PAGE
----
The word and concept of forgiveness sounds simple enough, but ask several people to define it and you will probably get a variety of answers.
“I’ll forgive them, but I will never trust them again.” I’ve actually heard that statement more than once over the years. I probably have said it myself. If not, I surely have thought it.
If a bank employee embezzles thousands of dollars, returns it and asks forgiveness, the only right response is to forgive, but is the employee’s position reinstated?
What about injustices upon the innocent, unfaithfulness in a marriage, and other numerous types of betrayal? How is forgiveness defined in those contexts?
We have been looking at living the Lord’s Prayer in this series of blogs. Now we are entering into the portion where Jesus led us to pray, “Forgive us our sins, as we have forgiven those who sin against us.” (Matthew 6:12) Perhaps the two most potentially powerful and effective phrases within and on humanity are these: “I love you.” and “I forgive you.” What were the Lord’s intentions when He prayed this? What response and expectations does He intend to see manifest in us? What we can be certain of is that if we want to be like Jesus, we have to forgive like Jesus and there is power in forgiveness.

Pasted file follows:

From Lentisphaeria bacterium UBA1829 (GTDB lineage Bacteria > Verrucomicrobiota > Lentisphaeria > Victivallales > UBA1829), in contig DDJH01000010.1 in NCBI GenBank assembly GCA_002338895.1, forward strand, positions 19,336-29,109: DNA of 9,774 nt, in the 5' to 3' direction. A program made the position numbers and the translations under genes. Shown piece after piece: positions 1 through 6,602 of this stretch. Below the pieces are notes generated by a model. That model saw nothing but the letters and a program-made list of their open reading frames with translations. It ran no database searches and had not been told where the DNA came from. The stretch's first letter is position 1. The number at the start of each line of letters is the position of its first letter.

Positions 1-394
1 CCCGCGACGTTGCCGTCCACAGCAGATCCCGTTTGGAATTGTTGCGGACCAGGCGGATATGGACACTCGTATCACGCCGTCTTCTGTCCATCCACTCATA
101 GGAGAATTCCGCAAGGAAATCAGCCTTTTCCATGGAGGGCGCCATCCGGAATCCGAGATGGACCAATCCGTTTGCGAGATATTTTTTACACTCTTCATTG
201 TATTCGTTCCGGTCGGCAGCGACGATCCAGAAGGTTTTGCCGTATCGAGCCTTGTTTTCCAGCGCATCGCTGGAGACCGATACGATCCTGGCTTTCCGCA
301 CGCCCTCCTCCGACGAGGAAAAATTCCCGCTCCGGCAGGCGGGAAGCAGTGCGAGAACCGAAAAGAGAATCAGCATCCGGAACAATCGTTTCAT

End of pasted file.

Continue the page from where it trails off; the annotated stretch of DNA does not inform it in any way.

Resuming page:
(The “Living the Lord’s Prayer” blog series is based from Craig’s book, The Vigil, available at village2village.co store. Proceeds support missions work around the world.)